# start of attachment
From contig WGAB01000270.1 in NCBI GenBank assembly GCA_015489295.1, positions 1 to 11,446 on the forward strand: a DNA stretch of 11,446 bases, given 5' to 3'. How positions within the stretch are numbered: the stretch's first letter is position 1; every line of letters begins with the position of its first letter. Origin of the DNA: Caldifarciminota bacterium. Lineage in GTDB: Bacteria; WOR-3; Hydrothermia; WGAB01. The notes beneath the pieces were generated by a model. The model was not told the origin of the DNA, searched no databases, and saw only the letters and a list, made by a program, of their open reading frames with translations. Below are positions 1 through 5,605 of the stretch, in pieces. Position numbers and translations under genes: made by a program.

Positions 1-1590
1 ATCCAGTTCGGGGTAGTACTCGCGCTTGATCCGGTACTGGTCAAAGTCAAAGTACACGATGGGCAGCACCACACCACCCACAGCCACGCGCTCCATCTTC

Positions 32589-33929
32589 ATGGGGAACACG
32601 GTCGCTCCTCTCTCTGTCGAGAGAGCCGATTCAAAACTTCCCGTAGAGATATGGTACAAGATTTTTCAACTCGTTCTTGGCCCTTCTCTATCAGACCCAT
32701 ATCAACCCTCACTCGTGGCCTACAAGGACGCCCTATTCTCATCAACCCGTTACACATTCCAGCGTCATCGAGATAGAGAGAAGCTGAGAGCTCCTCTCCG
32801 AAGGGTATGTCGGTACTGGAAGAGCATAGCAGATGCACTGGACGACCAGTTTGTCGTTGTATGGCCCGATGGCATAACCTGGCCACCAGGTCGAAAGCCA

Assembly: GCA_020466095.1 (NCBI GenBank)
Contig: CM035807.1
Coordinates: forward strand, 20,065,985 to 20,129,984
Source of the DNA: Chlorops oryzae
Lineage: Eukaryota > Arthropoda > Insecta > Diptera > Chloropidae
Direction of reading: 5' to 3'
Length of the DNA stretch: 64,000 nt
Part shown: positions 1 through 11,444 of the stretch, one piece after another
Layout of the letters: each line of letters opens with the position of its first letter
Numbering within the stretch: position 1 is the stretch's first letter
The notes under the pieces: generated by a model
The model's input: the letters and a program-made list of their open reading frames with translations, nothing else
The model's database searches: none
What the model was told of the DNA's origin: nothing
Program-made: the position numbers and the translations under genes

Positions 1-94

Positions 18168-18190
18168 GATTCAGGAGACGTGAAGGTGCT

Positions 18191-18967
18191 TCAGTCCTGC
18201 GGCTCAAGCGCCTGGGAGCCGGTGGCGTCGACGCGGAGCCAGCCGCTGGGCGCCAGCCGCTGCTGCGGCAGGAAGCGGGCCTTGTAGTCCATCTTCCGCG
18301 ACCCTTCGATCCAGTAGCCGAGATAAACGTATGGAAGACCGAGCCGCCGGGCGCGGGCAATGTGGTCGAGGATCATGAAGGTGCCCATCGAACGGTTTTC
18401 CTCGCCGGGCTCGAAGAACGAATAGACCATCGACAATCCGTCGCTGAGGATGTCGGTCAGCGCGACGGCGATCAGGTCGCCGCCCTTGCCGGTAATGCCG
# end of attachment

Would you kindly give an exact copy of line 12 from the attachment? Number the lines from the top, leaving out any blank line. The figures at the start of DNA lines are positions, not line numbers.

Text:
Source of the DNA: Chlorops oryzae